Joel Stein’s Article

By now I am sure many of you would have read Joel Stein’s Blog at Time (For those of you who haven’t, here is a link http://www.time.com/time/magazine/article/0,9171,1999416,00.html). Most of my Indian friends who read it have been quite upset by the language and the article’s very racist tone. The author and the publication both claim that the piece is satirical but satire by its very definition means “the use of irony, sarcasm, ridicule, or the like, in exposing, denouncing, or deriding vice, folly, etc.”. Whether or not the article satisfies the criteria for a satire is moot. As can be expected there has been a fair amount of backlash to the article, links to some of commenting on the piece are below

http://www.huffingtonpost.com/kal-penn/the-hilarious-xenophobia_b_634264.html

http://www.huffingtonpost.com/shiwani-srivastava/joel-steins-beef-with-ind_b_633988.html

http://www.cnn.com/2010/OPINION/07/13/parikh.stein.rebuttal/index.html

I personally found the article in equal parts racist, informative and entertaining, and would encourage anybody who hasn’t read the piece to read it with an open mind. While it clearly is a rant against Indian immigration (especially in New Jersey), there are lessons that immigrants would be wise to learn. For me, three points stood out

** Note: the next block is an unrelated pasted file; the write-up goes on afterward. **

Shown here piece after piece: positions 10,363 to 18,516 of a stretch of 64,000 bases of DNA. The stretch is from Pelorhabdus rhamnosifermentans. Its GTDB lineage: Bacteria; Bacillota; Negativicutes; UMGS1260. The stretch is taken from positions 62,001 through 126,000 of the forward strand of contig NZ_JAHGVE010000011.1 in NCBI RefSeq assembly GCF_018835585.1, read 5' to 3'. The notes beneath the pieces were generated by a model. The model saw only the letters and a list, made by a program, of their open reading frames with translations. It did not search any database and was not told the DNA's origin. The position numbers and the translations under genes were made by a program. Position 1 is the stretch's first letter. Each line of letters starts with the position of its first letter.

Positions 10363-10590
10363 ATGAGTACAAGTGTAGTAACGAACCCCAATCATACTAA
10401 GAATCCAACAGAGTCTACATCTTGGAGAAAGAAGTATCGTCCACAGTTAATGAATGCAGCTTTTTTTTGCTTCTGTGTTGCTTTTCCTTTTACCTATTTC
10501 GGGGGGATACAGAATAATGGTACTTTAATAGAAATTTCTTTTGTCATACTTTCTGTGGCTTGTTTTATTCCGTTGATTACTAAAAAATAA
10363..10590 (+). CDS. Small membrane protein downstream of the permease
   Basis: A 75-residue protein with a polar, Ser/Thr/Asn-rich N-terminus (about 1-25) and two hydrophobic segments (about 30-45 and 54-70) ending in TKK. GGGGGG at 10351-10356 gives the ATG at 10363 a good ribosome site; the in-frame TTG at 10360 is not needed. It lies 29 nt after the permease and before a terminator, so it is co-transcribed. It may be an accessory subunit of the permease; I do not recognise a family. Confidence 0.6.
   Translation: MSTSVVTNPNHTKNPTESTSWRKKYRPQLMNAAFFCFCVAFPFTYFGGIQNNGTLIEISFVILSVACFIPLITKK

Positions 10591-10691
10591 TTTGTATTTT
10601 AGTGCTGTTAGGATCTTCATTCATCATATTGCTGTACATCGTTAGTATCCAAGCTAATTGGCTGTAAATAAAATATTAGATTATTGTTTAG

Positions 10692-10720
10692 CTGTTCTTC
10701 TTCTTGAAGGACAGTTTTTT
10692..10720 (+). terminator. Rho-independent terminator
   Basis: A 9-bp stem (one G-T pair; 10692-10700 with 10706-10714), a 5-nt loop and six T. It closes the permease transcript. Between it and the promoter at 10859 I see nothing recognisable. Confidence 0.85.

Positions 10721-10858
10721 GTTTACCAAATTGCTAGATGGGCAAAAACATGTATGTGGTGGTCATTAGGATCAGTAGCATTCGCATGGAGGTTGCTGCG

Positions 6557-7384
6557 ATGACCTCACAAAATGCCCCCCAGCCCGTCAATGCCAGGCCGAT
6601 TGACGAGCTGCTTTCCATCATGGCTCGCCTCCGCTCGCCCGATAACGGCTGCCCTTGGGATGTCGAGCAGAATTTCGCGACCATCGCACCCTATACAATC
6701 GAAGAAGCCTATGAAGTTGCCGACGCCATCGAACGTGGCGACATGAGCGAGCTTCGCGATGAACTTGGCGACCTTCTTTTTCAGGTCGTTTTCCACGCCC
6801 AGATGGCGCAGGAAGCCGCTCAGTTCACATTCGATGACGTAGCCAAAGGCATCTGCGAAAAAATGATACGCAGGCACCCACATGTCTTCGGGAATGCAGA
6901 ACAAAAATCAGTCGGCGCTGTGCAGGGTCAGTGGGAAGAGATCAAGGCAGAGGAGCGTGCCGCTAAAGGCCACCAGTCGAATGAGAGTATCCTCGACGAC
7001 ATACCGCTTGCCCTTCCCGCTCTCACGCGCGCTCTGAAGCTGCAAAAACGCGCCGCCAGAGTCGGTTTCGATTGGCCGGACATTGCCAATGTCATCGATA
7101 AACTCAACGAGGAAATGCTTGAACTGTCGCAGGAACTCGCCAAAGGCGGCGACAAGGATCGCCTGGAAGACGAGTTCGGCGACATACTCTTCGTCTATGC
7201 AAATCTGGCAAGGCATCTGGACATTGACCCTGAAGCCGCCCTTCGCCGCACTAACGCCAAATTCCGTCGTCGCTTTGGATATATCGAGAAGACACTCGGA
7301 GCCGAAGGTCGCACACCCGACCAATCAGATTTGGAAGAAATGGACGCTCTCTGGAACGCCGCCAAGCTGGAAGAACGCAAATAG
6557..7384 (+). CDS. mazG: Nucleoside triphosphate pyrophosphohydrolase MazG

• If you are immigrating to a different culture, assimilate. Keeping to your own kind, while the easy way out, creates isolation (read “ghettoes” like Edison, NJ) and ill will. Unless you are assimilated, you will be picked on. And assimilation includes political representation.
  • Change is hard. The “old way” of life is changing for a lot of people, not just in the US but elsewhere. Understand that the backlash may be not because you are of a different color or culture but because people are insecure and are looking for answers ( or someone to blame) while the world they have known for generations has collapsed around them.
  • Immigrants are an easy target. In these uncertain times, it is easy to blame the loss of jobs and the collapse of certain sectors (e.g. manufacturing and mining) on immigrants. Politicians, TV hosts and rabble rousers love to do that. Regular folks are easy targets for such messages. It is very easy to forget that other than Native Americans, just about everyone in the US is an immigrant.

I believe that as offensive as this article may have been, Mr. Stein probably vocalized thoughts that many people feel but do not express. At the very least it should give immigrants something to think about. 

What do you think?

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